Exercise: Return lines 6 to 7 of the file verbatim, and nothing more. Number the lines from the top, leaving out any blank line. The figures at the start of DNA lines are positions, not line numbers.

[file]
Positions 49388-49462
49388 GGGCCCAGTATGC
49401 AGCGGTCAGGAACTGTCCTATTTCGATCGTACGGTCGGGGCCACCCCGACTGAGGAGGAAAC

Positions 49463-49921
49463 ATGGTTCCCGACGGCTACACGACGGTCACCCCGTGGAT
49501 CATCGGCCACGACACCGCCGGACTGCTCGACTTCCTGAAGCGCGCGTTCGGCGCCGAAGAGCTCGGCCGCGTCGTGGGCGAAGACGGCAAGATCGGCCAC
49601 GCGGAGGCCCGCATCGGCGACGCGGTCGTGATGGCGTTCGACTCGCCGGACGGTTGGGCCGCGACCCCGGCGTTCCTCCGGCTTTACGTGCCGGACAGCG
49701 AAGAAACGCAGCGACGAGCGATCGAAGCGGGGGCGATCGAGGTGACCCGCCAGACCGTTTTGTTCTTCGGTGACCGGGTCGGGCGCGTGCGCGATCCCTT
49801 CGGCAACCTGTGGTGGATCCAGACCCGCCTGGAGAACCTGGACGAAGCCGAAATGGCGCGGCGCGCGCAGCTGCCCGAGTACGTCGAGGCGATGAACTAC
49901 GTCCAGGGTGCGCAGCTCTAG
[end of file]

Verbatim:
49501 CATCGGCCACGACACCGCCGGACTGCTCGACTTCCTGAAGCGCGCGTTCGGCGCCGAAGAGCTCGGCCGCGTCGTGGGCGAAGACGGCAAGATCGGCCAC
49601 GCGGAGGCCCGCATCGGCGACGCGGTCGTGATGGCGTTCGACTCGCCGGACGGTTGGGCCGCGACCCCGGCGTTCCTCCGGCTTTACGTGCCGGACAGCG